Fixing the Top 3 Workforce Development Mistakes
According to Oxford Economics research, less than one-third of surveyed companies worldwide have a strategic enterprise-wide vision for the workforce they want to create. Although growth expectations may be high, many organizations are missing a crucial piece of the puzzle, namely a plan to attract and engage the top talent they need to achieve expansion goals. Based on this report’s findings, including input from Human Resources (HR) industry experts, these are the top three development mistakes companies are making and how to fix them.
Fixing Mistake #1 – Training Gap: Offer the right kind of training
This report reveals a gap between what workers and employers view as the best kind of training. Employees believe the ability to learn and be trained quickly is the most valuable quality to employers. However, executives say the most important quality is a high level of education and institutional learning. Companies would do well to adjust learning programs for speed and relevance. At the same time, employees focused on career development should take steps to show their manager and higher ups their commitment to the company by pursing self-directed learning and other development initiatives.
Fixing Mistake #2 – Misunderstood Workers: Know your workforce
Just 38 percent of executive respondents to this survey say they have ample data about their workforce to understand their strengths and potential vulnerabilities from a skills perspective. Just as worrisome, less than 40 percent say they use quantifiable metrics and benchmarking as part of their workforce development strategy. Some experts are calling for more structured ways of measuring people.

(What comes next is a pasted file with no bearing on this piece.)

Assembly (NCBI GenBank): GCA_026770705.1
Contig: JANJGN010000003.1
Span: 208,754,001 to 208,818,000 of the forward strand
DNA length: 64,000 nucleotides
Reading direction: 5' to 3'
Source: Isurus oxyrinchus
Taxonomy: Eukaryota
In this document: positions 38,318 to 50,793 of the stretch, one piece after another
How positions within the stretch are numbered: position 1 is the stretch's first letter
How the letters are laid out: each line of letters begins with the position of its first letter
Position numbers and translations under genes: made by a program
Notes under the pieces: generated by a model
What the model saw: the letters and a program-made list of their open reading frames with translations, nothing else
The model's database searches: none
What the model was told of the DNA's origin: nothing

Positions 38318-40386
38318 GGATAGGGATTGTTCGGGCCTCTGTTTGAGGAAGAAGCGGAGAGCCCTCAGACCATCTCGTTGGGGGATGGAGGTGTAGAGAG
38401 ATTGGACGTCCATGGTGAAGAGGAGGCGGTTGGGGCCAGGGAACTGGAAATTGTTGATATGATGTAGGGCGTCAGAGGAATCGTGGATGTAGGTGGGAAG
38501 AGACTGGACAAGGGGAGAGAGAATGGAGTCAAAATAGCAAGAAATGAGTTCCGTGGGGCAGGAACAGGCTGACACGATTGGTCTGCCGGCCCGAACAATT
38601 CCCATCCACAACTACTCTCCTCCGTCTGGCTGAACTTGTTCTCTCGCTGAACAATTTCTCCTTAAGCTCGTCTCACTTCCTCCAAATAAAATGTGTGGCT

Greta Roberts, CEO at Talent Analytics Corp, sees the emergence of human asset optimization. “Being able to put a lifetime value on each employee, depending on their role and competency, as well as the company’s needs, makes perfect sense since employees are the organization’s greatest asset.”
Fixing Mistake #3 – Inflexibility: Foster productivity by giving workers more choice
Although the use of contingent workers is exploding, few companies (34 percent) offer a flexible working location. This is beginning to change in some places says Kevin Wheeler, founder and president of the San Francisco-based, Future of Talent Institute. For example, in Europe he finds remote workers congregating in shared cafes near their homes.
“Unlike rentable offices of the past, these are open office plans, allowing workers to rent a seat for an hour, day, week, month or year,” said Wheeler. “This appeals to today’s workers seeking the stimulation and creativity of being around a mix of people who aren’t all from the same team every day.”
Of course, there are no quick fixes in today’s complex world. Yet some companies are beginning to realize the value of right-sized education and workplace flexibility to create an ongoing learning culture empowering employees and the company.
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